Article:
Jason was about to intervene when he watched in horror as Bart leaped at Russ. Jason says, "Bart jumped right up and grabbed (Russ) on the inside of his cheek." The damage was severe enough that Russ needed ten stitches.

Afterwards, Jason says that Russ was defensive and slightly remorseful. But he was especially angry at Cesar Milan and conceded that what he had seen on TV clearly was not the correct way to train a dog.

Jason and Maria, who wanted to have children soon, knew that Bart could no longer be a part of their family. Jason brought Bart back to the Santa Cruz County Animal Shelter where a few days later he was euthanized.

Melanie Sobel, General Manager of SCCAS says, "If a dog bites someone in the face, that's pretty bad. We need to ensure that we are placing dogs in the community that are behaviorally sound." She went onto say that what happened to Bart was a tragedy.

Jason has advice for anyone who watches shows such as The Dog Whisperer and TV personalities like Cesar Milan. "Don't believe anything you see online unless it is from a trusted source. These shows are produced purely for ratings and entertainment, not for education."

LizIs
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Re: Cesar Millan

Postby LizIs » Sun Oct 28, 2012 6:01 pm

"When I first told Russ about Bart's food aggression he told me he was going to try to "whisper" him."

8l WTF is wrong with people?!

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Red
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Re: Cesar Millan

Postby Red » Sun Oct 28, 2012 6:38 pm

LizIs wrote:
"When I first told Russ about Bart's food aggression he told me he was going to try to "whisper" him."

8l WTF is wrong with people?!


When you find that answer please let me know but, for now.....super cute dog in your avatar.

LizIs
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Re: Cesar Millan

Postby LizIs » Sun Oct 28, 2012 7:13 pm

Red wrote:
LizIs wrote:
"When I first told Russ about Bart's food aggression he told me he was going to try to "whisper" him."

8l WTF is wrong with people?!


When you find that answer please let me know but, for now.....super cute dog in your avatar.


Thank you :) Likewise.

And now, if you'll excuse me, I have to go whisper to some fence aggressive labs in the neighboring yard. Pretty sure if I just hop the privacy fence and stare them down my natural alpha skills will win out.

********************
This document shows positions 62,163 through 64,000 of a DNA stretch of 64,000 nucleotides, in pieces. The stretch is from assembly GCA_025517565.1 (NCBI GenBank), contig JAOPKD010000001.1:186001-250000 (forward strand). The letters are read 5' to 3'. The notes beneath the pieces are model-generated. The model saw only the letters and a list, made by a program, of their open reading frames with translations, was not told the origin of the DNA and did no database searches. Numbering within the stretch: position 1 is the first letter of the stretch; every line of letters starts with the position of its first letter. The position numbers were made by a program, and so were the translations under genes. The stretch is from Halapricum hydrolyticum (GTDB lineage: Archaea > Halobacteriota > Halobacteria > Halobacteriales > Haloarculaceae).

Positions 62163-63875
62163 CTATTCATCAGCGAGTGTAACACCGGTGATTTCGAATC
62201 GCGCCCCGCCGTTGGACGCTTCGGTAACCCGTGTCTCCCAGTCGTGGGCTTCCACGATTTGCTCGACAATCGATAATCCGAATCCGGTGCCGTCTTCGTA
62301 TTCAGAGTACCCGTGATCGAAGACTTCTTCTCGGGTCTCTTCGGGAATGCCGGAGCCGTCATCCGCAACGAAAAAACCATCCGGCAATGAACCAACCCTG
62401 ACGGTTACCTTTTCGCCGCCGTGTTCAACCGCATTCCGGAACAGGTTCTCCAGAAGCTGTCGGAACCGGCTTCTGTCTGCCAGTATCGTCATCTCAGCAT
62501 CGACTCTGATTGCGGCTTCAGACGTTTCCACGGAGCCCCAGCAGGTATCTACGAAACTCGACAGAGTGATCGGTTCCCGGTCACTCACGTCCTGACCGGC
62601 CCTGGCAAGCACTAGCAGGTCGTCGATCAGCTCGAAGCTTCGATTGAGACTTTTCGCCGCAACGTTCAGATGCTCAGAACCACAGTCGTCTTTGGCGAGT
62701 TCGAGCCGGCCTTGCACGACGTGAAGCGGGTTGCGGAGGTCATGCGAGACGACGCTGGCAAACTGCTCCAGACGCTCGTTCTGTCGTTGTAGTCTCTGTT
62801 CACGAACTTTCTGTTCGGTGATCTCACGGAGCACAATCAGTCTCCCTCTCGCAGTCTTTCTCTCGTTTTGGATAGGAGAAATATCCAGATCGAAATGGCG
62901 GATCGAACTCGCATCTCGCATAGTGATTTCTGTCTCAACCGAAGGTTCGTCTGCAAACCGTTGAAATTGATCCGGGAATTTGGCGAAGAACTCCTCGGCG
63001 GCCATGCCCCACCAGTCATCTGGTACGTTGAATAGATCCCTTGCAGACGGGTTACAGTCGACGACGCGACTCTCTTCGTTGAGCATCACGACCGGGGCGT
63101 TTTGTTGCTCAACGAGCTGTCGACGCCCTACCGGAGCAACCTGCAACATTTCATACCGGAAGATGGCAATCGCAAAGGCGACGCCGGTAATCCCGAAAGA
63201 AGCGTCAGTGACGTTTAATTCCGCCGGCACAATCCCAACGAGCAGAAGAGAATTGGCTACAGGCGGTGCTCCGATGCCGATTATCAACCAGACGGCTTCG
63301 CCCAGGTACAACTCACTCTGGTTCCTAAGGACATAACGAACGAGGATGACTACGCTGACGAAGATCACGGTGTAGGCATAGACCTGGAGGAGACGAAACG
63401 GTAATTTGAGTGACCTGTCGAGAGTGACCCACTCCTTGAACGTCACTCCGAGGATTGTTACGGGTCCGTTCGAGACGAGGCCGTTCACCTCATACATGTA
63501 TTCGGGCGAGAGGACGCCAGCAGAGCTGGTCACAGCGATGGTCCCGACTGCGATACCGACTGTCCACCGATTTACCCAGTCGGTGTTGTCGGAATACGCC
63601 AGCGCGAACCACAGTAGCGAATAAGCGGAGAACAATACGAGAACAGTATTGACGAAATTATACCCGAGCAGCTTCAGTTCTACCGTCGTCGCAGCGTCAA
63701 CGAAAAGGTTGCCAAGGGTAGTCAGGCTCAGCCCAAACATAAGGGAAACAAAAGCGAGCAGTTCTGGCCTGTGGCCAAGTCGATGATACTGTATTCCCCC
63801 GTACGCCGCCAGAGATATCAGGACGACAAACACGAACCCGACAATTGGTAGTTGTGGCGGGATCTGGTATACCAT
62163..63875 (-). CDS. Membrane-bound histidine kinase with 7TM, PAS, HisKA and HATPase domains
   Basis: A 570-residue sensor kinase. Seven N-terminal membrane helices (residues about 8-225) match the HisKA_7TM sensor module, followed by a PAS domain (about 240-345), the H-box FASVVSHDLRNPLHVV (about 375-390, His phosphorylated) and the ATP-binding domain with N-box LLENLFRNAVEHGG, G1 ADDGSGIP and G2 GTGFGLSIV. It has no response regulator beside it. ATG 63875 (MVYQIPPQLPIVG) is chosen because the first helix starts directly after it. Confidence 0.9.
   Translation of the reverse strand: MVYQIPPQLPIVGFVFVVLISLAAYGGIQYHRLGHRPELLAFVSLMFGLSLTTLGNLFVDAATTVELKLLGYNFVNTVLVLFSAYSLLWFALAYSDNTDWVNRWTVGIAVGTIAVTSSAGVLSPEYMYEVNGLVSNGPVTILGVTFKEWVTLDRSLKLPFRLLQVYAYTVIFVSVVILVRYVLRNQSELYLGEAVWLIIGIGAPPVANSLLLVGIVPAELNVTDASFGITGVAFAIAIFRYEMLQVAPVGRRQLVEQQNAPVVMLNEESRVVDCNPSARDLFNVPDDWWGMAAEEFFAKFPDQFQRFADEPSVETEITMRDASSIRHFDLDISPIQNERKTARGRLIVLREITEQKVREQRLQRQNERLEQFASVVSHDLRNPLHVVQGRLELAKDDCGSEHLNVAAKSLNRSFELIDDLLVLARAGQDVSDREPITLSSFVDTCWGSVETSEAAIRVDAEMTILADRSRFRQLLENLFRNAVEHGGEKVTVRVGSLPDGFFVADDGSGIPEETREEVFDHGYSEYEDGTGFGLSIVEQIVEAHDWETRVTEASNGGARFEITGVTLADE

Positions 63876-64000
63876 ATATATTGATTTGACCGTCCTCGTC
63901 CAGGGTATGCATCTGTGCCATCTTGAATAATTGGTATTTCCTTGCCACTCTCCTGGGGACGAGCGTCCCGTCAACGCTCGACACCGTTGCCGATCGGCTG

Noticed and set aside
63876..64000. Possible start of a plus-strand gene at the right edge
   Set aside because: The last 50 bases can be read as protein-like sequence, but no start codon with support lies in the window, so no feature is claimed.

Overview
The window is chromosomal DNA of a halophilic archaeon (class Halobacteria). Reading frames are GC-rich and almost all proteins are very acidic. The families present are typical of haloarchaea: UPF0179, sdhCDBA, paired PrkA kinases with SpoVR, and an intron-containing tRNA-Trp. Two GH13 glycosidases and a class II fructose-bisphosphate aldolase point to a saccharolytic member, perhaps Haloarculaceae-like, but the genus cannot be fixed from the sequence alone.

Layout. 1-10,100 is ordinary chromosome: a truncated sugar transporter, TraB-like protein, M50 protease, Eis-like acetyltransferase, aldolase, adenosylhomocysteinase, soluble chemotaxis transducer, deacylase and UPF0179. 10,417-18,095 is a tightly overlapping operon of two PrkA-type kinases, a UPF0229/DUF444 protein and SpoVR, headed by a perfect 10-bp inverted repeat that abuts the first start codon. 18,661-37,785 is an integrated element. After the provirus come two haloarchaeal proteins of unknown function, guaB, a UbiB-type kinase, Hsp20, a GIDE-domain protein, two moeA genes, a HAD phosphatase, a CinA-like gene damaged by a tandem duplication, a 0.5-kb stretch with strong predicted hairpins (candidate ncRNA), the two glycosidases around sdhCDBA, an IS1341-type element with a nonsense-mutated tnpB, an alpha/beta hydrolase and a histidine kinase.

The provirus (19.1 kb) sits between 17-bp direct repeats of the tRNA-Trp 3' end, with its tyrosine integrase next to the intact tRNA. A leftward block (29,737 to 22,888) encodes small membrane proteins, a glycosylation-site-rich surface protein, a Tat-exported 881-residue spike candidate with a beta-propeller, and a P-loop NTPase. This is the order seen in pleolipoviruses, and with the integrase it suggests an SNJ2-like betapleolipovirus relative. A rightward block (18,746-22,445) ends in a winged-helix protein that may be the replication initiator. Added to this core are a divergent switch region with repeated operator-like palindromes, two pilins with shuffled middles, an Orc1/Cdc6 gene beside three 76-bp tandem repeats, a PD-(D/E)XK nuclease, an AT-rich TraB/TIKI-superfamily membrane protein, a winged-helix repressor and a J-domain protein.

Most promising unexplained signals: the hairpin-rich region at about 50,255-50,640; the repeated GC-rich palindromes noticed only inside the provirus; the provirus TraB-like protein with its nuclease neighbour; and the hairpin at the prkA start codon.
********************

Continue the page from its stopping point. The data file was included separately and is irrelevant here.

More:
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kornygerm
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Re: Cesar Millan

Postby kornygerm » Sun Oct 28, 2012 11:46 pm

LizIs wrote:
"When I first told Russ about Bart's food aggression he told me he was going to try to "whisper" him."

8l WTF is wrong with people?!



More like, what part of, "Do not try this at home" they did not understand..Poor dog....Just let the dog finish his meal and be done with it..

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creiter
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Re: Cesar Millan

Postby creiter » Mon Oct 29, 2012 12:06 am

Breaks my heart that they let their family member die despite it having been set up to fail by THEM. Obviously dog bites are horrible signs but man, the dog communicated loud and clear and the human kept pushing anyway, not the dogs fault. Reminds me how important it is to be advocates for our dogs, they are family, can't just give up on them because we fail as owners. Very sad for that poor dog. With proper positive training, resource guarding is fixable, behaviorists deal with it daily. He could have had a super happy life, poor pup.

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creiter
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Re: Cesar Millan

Postby creiter » Mon Oct 29, 2012 12:11 am

And it says that incident happened late at night after the wedding, lets be honest the guy was probably drunk and acting like a big a-hole. I would have bit him too :P Drunk is not the proper state to be in to train a dog, but I suppose it is a good state to be in if you have to watch the dog whisperer...